I was looking forward to tasting this wine while in Italy. Upon opening the bottle, there was a very strong SO2 odor (actually hurt your eyes). Even after over 1 hour of decanting, the sulfur odor remained and overpowered any other aromas. What could have happened? Very disappointing because it detracted so much from the wine that I really did not enjoy a wine that I thought I would love.
Original Post
Spo, I'm well aware of what SO2 smells like. I'm trying to get to the bottom of his problem. I really don't think it was SO2 unless there was a mercaptan build up, which can be a characteristic of unfiltered wine if the problem is not dealt with before bottling. If it is mercaptan, some clean pennies could fix the problem.
Last edited by benchland
It was definitely a SO2 odor due to the irritation to my eyes. I work in the chemical industry and have experienced this while working around sulfur dioxide before. This is the first and only time that I have experienced this with wine. Mercaptans have a much more prevelant sulfur odor (like Spo1977 said) with less eye irritation.
I thought Mercapatans were found alongside sulfur but a different stench altogether. Isn't it found in decaying plants and animals and solid waste?

Benchland,
Sorry about the unneccesary information. Are you going to tell me how your penny trick works?
Don't want to get into a chemistry lesson but there are methyl mercaptans, di-methyl and tri-methyl mercaptans (if you have ever driven by a paper mill those are the smells you get). Most mercaptans aren't eye irritants. SO2 combines with the water in your eyes creating a weak acid which is why you have the burning sensation. I guess I was really wondering if too much SO2 or sulfite was added in the winery when the Siro Pacenti was bottled.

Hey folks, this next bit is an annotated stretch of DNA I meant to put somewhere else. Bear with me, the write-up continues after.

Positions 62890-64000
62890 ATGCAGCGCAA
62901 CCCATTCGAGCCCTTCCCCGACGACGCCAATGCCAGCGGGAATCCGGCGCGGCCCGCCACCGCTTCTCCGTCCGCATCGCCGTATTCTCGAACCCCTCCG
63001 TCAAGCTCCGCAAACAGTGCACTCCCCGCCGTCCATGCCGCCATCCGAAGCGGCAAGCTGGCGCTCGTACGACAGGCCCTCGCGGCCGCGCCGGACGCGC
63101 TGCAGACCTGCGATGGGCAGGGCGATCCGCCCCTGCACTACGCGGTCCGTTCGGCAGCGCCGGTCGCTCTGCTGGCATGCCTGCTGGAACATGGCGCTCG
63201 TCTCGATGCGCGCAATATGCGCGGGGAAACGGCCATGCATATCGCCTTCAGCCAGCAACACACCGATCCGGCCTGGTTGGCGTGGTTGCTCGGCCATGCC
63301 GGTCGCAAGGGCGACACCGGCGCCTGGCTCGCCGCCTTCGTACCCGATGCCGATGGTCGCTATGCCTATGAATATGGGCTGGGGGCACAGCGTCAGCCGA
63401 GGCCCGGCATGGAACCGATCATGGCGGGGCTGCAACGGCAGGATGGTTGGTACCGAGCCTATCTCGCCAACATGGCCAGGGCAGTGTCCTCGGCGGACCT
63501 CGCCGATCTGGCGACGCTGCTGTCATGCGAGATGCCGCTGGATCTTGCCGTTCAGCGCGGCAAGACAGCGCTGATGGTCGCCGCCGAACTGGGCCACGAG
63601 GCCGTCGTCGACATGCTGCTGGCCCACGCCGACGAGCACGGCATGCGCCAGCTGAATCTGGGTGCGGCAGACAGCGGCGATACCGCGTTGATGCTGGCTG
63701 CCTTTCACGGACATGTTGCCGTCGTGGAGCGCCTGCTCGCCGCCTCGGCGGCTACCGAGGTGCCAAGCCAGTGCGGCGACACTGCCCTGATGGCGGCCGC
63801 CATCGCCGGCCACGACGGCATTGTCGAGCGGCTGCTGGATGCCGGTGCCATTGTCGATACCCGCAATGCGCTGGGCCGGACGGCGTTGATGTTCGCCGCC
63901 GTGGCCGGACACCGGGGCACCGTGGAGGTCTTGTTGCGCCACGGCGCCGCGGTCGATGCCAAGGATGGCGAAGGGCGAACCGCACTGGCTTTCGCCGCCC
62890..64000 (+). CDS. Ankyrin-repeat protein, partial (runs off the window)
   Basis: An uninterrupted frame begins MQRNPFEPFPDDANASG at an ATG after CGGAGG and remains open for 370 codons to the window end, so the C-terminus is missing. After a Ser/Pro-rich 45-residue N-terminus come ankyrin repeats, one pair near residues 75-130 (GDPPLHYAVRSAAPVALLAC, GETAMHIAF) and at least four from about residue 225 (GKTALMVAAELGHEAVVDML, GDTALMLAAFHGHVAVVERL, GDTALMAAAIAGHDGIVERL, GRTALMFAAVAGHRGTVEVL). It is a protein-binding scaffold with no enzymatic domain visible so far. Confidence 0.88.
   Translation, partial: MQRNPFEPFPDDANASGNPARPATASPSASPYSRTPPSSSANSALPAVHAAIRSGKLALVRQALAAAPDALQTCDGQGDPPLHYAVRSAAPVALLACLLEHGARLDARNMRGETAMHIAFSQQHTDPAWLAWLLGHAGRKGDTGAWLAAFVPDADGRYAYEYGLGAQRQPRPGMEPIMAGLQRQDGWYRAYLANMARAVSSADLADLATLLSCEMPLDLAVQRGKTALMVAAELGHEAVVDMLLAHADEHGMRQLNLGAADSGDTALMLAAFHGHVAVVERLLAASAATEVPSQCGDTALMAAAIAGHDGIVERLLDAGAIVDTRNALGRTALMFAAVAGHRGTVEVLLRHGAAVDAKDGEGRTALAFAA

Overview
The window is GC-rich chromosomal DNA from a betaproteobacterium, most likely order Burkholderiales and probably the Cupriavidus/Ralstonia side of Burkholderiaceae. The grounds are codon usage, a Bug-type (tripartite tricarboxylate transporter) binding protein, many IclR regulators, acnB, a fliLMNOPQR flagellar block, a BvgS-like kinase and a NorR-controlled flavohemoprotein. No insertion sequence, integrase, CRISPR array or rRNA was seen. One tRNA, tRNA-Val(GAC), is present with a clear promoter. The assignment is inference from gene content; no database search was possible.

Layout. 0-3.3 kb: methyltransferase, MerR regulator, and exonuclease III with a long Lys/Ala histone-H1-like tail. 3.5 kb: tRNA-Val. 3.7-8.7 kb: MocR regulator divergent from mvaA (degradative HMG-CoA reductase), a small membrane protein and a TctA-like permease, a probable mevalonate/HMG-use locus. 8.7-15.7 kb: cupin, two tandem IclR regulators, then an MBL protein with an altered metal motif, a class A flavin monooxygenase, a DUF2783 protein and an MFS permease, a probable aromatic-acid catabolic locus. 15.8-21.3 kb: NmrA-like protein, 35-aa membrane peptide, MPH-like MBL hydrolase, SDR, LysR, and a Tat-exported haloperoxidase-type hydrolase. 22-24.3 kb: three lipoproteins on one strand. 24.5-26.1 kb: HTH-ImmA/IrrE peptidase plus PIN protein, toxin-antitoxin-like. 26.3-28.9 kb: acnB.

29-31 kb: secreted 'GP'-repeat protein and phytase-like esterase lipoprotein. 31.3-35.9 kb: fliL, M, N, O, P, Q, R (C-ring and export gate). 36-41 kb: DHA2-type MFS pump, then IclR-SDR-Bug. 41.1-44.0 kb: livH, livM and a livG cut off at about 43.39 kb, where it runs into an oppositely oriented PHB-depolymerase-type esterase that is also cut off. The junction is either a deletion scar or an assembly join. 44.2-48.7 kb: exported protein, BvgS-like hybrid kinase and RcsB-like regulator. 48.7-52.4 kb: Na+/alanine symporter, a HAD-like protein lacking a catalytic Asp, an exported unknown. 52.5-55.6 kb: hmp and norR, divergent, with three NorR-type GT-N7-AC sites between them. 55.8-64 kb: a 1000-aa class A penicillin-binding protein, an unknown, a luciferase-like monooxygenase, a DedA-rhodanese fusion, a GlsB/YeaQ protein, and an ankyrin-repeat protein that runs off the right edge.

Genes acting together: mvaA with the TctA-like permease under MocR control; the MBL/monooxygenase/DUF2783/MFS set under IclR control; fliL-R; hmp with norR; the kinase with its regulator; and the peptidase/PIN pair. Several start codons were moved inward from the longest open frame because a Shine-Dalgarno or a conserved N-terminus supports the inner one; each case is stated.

Last edited by longboarder
Hi Longboarder. I looked up James Suckling's reviews for the 1997 Rosso and Brunello and found that SO2 was not mentioned in either. In fact, they scored 90 and 97 points, respectively.

This leads me to believe that there was a single or small run of bottles that may have received a larger than usual dose of SO2 prior to bottling.

Lucky you for getting that bottle. I hope that your eyes and olfactory epithelium have recovered.
Thanks for the replies. This was the BdM and this was why I was so disappointed. In hindsight, after decanting it for over an hour I should have insisted that the sommelier replace the bottle. I had never had a similar experience and really wondered if my nose and palate was that much different from the "experts".
Hi Longboarder. Did you bring the fault to the sommelier's attention? Here's what I would have said, after a lot of second-guessing myself, "I'm getting a lot of SO2 in this wine and, unfortunately, it doesn't seem to have blown off with decanting. Have you had this problem before? What do you think?"

And it could be that you have an exceptionally low identification threshold for SO2. The sommelier might have a higher threshold and may not sense it. Restaurants that value good customer should give you a new bottle of the same wine.
Marm, No I did not bring it to the attention of the sommelier (but should have). Anyway, I am willing to try this wine again. Several of my friends have said this must have been an isolated problem since they have tried the '97 and found it to be excellent. Thanks again and next time I will trust my nose and palate more.

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